We have seen claims in some lines of business, such as entertainment insurance, surge during COVID-19, while traditional property and liability claims have been subdued during lockdown periods. There is still the potential for claims to occur as factories and businesses restart after periods of hibernation, and given the longer development patterns for third-party claims in casualty lines.

Claims notifications from motor accidents, slips and falls or workplace injuries slowed as more people stayed at home, and with the temporary closure of many shops, airports and businesses during lockdowns across the world. AGCS also noticed a positive impact on U.S. claims settlement from the suspension of courts and trials. 

Some claimants and plaintiffs have been more open to negotiating settlements out of court rather than opting to wait a long time until their case is scheduled – a trend also highlighted in another recent AGCS publication on liability loss trends. In general, claims activity is likely to pick up again following resumption of economic activity.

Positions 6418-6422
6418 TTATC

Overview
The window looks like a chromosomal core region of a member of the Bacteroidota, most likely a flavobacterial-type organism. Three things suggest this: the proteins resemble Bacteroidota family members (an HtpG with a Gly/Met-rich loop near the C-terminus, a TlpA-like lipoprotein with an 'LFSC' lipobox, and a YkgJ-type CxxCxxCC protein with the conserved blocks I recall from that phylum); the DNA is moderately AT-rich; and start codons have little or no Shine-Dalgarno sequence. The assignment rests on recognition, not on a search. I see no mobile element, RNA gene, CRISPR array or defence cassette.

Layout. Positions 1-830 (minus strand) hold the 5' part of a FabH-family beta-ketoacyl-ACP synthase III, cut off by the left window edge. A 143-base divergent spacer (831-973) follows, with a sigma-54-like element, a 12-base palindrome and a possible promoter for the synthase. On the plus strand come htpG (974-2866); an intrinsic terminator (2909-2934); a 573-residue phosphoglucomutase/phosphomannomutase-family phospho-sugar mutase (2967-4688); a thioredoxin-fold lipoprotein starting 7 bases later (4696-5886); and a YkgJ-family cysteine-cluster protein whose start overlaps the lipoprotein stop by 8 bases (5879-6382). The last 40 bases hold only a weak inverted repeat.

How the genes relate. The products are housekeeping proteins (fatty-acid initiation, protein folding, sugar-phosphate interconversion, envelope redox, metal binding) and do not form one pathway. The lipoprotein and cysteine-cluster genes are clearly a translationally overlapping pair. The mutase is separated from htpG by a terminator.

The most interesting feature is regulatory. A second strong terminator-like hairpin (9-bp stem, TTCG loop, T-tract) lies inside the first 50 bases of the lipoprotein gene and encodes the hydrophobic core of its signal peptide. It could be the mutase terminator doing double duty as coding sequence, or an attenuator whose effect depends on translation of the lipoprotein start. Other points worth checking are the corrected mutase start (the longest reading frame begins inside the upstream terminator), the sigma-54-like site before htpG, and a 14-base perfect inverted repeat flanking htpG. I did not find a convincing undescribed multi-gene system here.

Property/business interruption 

Property damage claims were not significantly affected by COVID-19, as loss drivers such as weather are not correlated. However, as production lines restart and ramp up, there is risk of machinery breakdown and damage and even fire and explosion. With fewer people potentially onsite, inspections and maintenance may be delayed or loss incidents such as a fire or escape of water may be noticed too late, increasing the severity of damage. 

COVID-19 has caused business closures and disruptions globally – which often may not be covered in the absence of physical damage as a trigger of coverage. However, the pandemic has affected the settlement of standard business interruption (BI) claims in different ways. On one hand, factories in hibernation will not produce large BI claims, as many manufacturers, their and suppliers either shut down or scale back production. When a U.S. automotive supplier was hit by a tornado in the spring, the resulting business interruption loss was lower than it would have been during normal operations. Conversely, containment measures during lockdowns can lead to longer and more costly disruptions as access restrictions prevent effective loss mitigation and prolong the reinstatement period, as a fire and explosion at a chemical plant in South Korea demonstrated.